The Geology report is not giving nearly enough/the right information. Here is what I think it needs:
Should be split into high and low mountain.
Some other hard terrain like sand dunes should also be counted - if that is possible. Of course, forrests are a problem.
Problem 1: You only tell us how much Ocean Water there is. Lakes can just as well provide rain. Plus providing fresh water and being just about as hindering as the oceans. "Surface Water" could be a better term, that can include lakes and oceans equally.
Problem 2: The water can be very heavily localized. It could be that all the water is basically on 1/4 of the planet. Meaning that roughly only 1/2 of the planet has actually farmable land. The rest can be a giant desert.
It is not so much about how much rain there is, but how well it is distributed.
A "Arid" Hex count for everything to dry for hosting grass would be helpfull.
Water can be in regions so cold, it is all frozen over. Wich prohibits producing rain.
You already know the temperatures and wich body of water is salty. So it should be relatively easy to figure out.
Ideally this would also be substracted from "Surface Water".
If you can not actually do it preciesly before Biology, at least give us a estimate.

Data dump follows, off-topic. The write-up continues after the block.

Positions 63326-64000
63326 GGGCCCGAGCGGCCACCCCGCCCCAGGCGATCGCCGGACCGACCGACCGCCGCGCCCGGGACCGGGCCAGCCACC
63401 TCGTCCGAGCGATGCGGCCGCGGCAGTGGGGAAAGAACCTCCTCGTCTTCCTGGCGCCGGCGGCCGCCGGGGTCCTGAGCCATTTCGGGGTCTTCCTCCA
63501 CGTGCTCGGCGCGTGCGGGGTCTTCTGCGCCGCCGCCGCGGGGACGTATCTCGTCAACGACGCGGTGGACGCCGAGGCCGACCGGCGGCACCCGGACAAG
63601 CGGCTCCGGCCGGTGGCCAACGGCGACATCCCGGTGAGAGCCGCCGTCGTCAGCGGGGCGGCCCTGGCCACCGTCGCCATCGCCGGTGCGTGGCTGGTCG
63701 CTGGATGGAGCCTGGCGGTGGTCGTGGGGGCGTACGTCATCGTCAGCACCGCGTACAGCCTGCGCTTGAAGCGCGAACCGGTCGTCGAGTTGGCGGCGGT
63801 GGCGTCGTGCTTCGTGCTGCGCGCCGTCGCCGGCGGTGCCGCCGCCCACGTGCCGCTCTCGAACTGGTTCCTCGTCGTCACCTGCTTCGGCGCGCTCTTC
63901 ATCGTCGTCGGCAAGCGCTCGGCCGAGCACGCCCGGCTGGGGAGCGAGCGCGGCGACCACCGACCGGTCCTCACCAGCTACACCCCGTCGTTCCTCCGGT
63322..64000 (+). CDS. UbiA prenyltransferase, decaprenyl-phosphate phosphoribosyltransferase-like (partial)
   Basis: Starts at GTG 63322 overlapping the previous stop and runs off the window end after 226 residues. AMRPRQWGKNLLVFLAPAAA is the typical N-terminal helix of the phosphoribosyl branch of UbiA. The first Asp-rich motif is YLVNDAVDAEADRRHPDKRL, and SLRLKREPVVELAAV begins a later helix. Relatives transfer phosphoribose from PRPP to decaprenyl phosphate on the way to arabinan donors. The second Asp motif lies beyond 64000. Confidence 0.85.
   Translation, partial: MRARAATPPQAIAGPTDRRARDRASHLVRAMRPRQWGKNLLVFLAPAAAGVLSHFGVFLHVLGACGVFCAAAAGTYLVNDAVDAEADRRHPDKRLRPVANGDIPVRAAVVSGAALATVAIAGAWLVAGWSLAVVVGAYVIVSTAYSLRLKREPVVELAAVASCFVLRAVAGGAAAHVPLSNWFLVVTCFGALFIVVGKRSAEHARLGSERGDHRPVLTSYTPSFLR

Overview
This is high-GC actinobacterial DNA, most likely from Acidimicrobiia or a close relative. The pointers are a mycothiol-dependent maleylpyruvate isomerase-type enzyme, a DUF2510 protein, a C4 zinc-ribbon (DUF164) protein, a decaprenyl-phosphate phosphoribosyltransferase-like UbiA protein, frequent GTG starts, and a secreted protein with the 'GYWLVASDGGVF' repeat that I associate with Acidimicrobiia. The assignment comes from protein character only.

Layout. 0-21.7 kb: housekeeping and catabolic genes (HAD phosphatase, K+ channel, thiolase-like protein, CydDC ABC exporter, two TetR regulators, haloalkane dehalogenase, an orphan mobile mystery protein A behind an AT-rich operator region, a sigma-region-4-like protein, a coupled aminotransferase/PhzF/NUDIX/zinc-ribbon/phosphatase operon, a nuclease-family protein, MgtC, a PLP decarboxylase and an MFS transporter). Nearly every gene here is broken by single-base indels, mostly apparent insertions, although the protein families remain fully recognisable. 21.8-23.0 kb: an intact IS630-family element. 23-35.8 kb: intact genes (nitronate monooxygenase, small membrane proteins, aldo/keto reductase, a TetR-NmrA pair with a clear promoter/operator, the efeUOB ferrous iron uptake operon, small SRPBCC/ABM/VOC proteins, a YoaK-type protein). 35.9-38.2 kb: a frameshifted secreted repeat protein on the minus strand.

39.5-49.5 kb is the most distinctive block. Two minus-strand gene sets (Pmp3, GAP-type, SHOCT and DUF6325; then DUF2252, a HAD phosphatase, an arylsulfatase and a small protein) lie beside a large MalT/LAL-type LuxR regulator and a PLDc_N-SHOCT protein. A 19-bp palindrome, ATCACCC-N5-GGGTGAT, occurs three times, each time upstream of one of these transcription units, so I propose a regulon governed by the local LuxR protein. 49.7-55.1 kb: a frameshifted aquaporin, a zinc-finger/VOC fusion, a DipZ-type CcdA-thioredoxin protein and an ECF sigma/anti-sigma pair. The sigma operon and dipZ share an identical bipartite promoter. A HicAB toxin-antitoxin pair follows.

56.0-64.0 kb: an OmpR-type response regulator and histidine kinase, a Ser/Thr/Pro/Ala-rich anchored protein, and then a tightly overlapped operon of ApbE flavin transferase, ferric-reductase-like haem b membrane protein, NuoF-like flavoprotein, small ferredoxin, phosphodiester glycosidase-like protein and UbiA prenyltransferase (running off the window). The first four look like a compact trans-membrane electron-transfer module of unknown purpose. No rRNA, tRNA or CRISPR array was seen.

I agree on the water part that there should be more options to affect the water distribution.
On the physical side, generally other water bodies than oceans have minimal effect on rains, as the vaporization rate is usually much smaller on anything else than oceans and seas for lower overall volume of water and the vaporization surface area. Also the sweet water deposits tend to mainly form where it rains most, which is downwind from the oceans (winds tend to most commonly blow planetary rotation direction near equator and opposite direction everywhere else, same as water currents. See Coriolis effect). Naturally there can be planetary traits like mountains and "pressure magnets" like large seas that affect the wind directions locally, but Coriolis tends to be the main deciding factor in large scale air movement.
Also there is physical effect known as sublimation, which causes water on solid form (ice/snow) to instantly turn into gaseous form, which does contribute to rain. This is the basic reason why there can be blizzards and snow-rain on planets that are covered with ice. Because the sublimation takes more energy than vaporization, it generally takes more time for rain clouds to form in icy settings than around open water seas.
Anyways, personally my favorite settings are planets where are great deserts with some farming oasis' around the main water bodies that everybody is fighting over.